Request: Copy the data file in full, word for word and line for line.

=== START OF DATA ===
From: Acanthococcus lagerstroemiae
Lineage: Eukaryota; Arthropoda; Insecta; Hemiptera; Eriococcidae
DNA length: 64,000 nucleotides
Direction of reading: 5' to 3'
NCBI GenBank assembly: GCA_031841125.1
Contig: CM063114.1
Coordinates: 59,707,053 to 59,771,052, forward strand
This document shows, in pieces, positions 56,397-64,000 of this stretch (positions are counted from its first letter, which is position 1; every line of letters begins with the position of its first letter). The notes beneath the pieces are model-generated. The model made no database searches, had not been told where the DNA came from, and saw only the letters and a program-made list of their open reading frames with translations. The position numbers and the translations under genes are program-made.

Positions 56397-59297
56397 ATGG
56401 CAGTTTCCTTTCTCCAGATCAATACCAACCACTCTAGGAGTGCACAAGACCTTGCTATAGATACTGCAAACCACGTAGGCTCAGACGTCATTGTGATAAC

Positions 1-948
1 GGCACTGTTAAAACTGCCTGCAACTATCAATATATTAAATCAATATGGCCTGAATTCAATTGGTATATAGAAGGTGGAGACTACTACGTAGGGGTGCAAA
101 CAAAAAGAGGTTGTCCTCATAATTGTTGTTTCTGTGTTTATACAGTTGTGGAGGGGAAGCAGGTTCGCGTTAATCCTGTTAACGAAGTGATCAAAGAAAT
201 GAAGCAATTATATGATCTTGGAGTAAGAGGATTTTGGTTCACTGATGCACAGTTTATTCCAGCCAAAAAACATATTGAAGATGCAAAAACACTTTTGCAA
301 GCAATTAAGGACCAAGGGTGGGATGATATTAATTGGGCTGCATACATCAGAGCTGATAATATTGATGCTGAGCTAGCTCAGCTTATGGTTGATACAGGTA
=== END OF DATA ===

From: Acanthococcus lagerstroemiae
Lineage: Eukaryota; Arthropoda; Insecta; Hemiptera; Eriococcidae
DNA length: 64,000 nucleotides
Direction of reading: 5' to 3'
NCBI GenBank assembly: GCA_031841125.1
Contig: CM063114.1
Coordinates: 59,707,053 to 59,771,052, forward strand
This document shows, in pieces, positions 56,397-64,000 of this stretch (positions are counted from its first letter, which is position 1; every line of letters begins with the position of its first letter). The notes beneath the pieces are model-generated. The model made no database searches, had not been told where the DNA came from, and saw only the letters and a program-made list of their open reading frames with translations. The position numbers and the translations under genes are program-made.

Positions 56397-59297
56397 ATGG
56401 CAGTTTCCTTTCTCCAGATCAATACCAACCACTCTAGGAGTGCACAAGACCTTGCTATAGATACTGCAAACCACGTAGGCTCAGACGTCATTGTGATAAC

Positions 1-948
1 GGCACTGTTAAAACTGCCTGCAACTATCAATATATTAAATCAATATGGCCTGAATTCAATTGGTATATAGAAGGTGGAGACTACTACGTAGGGGTGCAAA
101 CAAAAAGAGGTTGTCCTCATAATTGTTGTTTCTGTGTTTATACAGTTGTGGAGGGGAAGCAGGTTCGCGTTAATCCTGTTAACGAAGTGATCAAAGAAAT
201 GAAGCAATTATATGATCTTGGAGTAAGAGGATTTTGGTTCACTGATGCACAGTTTATTCCAGCCAAAAAACATATTGAAGATGCAAAAACACTTTTGCAA
301 GCAATTAAGGACCAAGGGTGGGATGATATTAATTGGGCTGCATACATCAGAGCTGATAATATTGATGCTGAGCTAGCTCAGCTTATGGTTGATACAGGTA